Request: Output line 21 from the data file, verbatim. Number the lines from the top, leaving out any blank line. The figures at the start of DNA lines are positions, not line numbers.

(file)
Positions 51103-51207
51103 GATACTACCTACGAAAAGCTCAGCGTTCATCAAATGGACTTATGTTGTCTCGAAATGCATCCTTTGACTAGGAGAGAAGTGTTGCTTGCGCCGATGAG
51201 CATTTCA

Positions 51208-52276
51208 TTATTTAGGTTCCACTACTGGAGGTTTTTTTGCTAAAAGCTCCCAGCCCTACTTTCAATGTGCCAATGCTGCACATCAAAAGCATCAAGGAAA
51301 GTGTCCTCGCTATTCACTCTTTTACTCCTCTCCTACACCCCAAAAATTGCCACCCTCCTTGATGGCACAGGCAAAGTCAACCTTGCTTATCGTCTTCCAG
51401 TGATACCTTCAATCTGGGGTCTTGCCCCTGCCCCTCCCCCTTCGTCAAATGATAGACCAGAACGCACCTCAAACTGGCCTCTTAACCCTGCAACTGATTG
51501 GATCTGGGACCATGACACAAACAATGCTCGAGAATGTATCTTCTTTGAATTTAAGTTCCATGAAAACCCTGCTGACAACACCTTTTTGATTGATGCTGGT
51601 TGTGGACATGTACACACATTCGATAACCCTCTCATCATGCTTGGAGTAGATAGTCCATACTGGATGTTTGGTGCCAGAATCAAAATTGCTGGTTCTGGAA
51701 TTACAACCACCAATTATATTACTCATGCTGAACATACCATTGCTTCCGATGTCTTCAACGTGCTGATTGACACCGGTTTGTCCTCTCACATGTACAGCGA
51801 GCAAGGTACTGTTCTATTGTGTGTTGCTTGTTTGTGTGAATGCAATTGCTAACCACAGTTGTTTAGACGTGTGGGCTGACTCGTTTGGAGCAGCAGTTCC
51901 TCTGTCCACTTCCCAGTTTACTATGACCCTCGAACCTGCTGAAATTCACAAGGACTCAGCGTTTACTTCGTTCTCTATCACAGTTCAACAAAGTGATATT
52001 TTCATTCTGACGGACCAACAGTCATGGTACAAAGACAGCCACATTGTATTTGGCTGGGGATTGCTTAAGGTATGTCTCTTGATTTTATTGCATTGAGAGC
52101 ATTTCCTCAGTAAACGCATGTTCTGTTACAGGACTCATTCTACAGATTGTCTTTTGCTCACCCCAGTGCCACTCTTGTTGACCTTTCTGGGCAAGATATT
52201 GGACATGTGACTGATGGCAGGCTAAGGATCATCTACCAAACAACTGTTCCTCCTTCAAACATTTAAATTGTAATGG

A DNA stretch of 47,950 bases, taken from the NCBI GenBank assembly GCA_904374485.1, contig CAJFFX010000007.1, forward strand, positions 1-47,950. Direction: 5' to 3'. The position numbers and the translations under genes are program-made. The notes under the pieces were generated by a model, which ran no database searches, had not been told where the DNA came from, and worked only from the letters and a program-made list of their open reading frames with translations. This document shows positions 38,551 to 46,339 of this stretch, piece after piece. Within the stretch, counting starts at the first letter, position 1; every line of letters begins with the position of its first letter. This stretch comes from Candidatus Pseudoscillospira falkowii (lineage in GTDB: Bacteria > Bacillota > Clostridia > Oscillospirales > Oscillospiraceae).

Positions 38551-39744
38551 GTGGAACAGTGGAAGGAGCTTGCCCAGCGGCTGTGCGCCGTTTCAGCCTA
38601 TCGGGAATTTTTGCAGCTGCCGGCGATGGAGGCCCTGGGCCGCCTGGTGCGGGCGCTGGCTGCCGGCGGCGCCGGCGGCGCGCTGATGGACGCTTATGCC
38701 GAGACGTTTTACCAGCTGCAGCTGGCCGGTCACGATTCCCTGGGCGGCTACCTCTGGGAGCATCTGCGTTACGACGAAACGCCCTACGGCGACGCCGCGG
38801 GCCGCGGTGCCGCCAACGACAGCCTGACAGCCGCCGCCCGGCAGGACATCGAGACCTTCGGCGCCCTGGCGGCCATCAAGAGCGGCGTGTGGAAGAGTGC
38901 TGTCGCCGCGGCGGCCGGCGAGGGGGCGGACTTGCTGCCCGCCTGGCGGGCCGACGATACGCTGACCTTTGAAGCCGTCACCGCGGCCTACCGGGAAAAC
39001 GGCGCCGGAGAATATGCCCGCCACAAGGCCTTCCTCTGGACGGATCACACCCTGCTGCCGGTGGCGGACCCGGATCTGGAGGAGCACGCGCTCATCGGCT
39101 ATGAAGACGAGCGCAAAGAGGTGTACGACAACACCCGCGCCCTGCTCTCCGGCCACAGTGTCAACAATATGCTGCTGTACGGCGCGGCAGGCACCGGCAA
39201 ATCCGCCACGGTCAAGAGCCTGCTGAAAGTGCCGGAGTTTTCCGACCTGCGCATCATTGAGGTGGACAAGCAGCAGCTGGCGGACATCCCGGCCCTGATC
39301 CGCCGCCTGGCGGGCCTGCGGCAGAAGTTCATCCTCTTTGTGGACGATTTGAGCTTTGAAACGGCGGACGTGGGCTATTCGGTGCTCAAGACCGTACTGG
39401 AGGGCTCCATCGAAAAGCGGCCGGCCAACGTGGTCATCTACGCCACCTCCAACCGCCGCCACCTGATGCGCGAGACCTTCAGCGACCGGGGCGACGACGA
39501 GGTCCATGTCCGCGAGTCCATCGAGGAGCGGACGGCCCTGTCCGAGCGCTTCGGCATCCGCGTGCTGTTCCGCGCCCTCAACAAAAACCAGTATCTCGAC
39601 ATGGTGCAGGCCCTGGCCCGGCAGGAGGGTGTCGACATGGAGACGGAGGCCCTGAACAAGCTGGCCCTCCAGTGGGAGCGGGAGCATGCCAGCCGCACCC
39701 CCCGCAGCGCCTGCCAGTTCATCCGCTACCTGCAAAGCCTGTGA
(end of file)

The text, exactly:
38801 GCCGCGGTGCCGCCAACGACAGCCTGACAGCCGCCGCCCGGCAGGACATCGAGACCTTCGGCGCCCTGGCGGCCATCAAGAGCGGCGTGTGGAAGAGTGC